Casualty Losses and Natural Disasters

October 6, 2022 by Katie Monger
Tax Services

When a disaster strikes and your loved ones are all safe and sound, your thoughts turn to what is left to pick up from the rubble.  As we have seen an uptick in forest fires, hurricanes, tropical storms and other natural disasters, what are your remedies and a way forward? 

First, always consult your insurance company for any benefit that you may have under existing policies.  This is the best way to repair and replace what was lost in a disaster.

Second, look to any federal, state, or local support as a way to solve some immediate problems.

Third, if you still have a loss, there is a tax benefit you could be eligible for. In certain circumstances, claiming a Casualty Loss could ease the sting of your hardship. 

To qualify, the Casualty Loss must be in a federally declared disaster area, as documented by

The loss must be quantified by using the lesser of two methods:  1) the adjusted cost basis of the asset immediately prior to the casualty OR 2) the decrease in the Fair Market Value (FMV) as a result of the casualty.  Subtract any insurance or other reimbursement that has been received or is expected to be received.  If you have losses of different types from the same event (home, personal property, car, etc.) they should be grouped together.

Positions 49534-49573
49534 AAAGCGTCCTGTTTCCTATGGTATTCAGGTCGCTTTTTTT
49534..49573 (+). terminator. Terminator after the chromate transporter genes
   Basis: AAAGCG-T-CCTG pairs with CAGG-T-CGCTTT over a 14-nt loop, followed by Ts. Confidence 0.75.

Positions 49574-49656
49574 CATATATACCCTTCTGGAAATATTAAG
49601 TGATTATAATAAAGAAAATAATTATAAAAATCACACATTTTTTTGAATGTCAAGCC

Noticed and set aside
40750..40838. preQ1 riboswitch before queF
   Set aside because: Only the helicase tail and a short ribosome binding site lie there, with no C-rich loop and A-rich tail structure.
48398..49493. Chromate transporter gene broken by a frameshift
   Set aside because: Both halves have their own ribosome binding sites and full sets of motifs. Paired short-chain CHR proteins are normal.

The loss is claimed in either the tax year of the event or the prior year, up to the due date of the current year’s return – e.g., for losses experienced in September 2022, you have until October 2023 to claim to loss on a timely filed tax return.  The loss can also be added to an amended return.

The IRS has already announced a filing extension until February 15th, 2023 for individuals and households affected by Hurricane Ian that reside or have a business anywhere in the state of Florida.  You may consider taking advantage of that in order to gather records, accurately compute your loss, and identify any applicable insurance reimbursements. 

Please reach out to your Copeland Buhl contact if you think you may benefit from this tax provision.